back_to_nature.jpgChris doesn’t hesitate. Severance with natural world is a big part of the problem, he contends, and intrusions like television and Internet have fed the decay, disintegration, desensitivity and numbness of the wider culture. We have to find ways to unplug and find our way back to nature. Nature is what allows us to realize we are not the center of the universe. We’ve also lost connection with the voices of our ancestors, who can free us from the trap of modernity. We need to be able to reflect on what it means to have a life of meaning and to participate within a society. When we’re cut of from those voices, then in many ways we’re cut of from what it means to be human.

I can’t agree more with this diagnosis. It is at the heart of what I understand from my own studies in depth psychology. Our best hope to weather the coming storm and stay centered through the disintegration of society as we know it is to reconnect with those powerful forces that give us context and meaning, and to continually contemplate what Jung himself once wrote: “The decisive question for man is: Is he related to something infinite or not? That is the telling question of his life.”[3]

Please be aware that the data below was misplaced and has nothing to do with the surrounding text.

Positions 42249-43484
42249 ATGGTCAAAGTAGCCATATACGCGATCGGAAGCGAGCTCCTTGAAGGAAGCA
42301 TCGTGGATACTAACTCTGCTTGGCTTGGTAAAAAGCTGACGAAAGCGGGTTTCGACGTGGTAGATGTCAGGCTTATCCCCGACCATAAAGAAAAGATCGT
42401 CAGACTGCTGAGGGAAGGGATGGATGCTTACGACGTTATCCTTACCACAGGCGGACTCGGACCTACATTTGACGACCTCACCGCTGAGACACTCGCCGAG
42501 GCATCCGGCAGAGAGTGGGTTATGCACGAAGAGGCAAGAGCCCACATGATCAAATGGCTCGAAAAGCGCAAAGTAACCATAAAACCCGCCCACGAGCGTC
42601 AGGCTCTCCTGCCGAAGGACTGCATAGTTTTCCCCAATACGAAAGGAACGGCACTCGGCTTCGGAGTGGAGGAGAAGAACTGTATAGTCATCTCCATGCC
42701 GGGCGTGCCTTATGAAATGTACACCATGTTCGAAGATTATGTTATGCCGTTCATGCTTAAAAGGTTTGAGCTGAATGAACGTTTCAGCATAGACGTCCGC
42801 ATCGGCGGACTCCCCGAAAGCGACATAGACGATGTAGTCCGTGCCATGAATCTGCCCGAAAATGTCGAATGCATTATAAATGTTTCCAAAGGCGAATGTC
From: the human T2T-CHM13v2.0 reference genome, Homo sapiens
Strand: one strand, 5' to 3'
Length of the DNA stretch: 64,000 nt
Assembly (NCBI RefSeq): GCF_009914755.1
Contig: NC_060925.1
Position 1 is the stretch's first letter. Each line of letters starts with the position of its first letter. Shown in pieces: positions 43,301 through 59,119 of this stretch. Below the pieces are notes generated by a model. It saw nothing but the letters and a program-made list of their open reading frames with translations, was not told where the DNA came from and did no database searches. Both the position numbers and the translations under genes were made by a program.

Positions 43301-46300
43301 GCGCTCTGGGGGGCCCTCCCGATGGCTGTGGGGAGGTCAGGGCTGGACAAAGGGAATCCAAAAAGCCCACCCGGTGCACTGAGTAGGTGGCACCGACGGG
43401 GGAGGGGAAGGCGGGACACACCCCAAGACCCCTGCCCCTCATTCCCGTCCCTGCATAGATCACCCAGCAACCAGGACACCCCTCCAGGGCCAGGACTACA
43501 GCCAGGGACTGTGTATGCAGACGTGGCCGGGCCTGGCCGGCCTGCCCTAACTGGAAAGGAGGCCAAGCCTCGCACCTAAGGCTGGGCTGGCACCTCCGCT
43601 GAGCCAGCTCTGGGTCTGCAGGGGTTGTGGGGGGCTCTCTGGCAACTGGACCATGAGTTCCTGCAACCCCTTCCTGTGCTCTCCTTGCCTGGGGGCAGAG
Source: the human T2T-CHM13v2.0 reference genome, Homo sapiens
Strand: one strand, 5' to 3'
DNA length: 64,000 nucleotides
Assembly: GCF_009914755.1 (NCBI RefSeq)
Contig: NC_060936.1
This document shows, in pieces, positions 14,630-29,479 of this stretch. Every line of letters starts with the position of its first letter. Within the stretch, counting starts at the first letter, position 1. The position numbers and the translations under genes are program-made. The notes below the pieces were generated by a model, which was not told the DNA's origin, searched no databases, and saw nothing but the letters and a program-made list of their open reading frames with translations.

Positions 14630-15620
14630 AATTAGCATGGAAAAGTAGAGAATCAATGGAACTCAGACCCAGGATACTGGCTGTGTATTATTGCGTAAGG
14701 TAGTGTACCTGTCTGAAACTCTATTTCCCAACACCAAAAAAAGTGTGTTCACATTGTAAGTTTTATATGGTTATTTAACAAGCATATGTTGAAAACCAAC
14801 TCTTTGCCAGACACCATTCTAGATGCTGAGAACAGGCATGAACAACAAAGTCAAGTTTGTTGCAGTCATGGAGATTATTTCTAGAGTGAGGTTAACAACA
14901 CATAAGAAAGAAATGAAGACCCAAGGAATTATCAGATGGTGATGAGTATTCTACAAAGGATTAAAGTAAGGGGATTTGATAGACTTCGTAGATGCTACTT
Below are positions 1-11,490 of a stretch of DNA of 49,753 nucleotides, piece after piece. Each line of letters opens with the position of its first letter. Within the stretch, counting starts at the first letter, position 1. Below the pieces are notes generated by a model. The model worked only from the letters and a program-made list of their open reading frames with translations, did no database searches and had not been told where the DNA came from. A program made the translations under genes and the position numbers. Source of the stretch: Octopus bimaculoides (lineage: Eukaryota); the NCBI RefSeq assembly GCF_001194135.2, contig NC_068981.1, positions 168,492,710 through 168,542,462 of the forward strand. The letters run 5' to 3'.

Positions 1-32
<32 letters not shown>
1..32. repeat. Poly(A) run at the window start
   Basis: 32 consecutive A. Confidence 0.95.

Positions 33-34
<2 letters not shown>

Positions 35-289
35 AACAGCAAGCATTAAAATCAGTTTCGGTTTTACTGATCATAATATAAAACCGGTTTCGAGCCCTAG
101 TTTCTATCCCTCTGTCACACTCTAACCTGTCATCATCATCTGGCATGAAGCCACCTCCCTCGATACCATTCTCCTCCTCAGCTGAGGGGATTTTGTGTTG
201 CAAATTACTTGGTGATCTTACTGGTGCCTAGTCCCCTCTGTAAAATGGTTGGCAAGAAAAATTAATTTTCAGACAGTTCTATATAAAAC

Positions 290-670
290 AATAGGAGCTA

Listen to the full interview with Chris Hedges here (Approx. 33 mins.)

Learn more / Register for Pacifica’s upcoming 40th Anniversary Conference, Climates of Change and the Therapy of Ideas

[1] Joanna Macy, “How to Deal with Despair.” Originally published in New Age magazine, June 1979

[2] James Hillman and Michael Ventura, We’ve Had a Hundred Years of Psychotherapy—and the World’s Getting Worse, p. 51

[3] C. G. Jung,  Memories, Dreams, Reflections, pp. 356-7

 


hedges_chris.png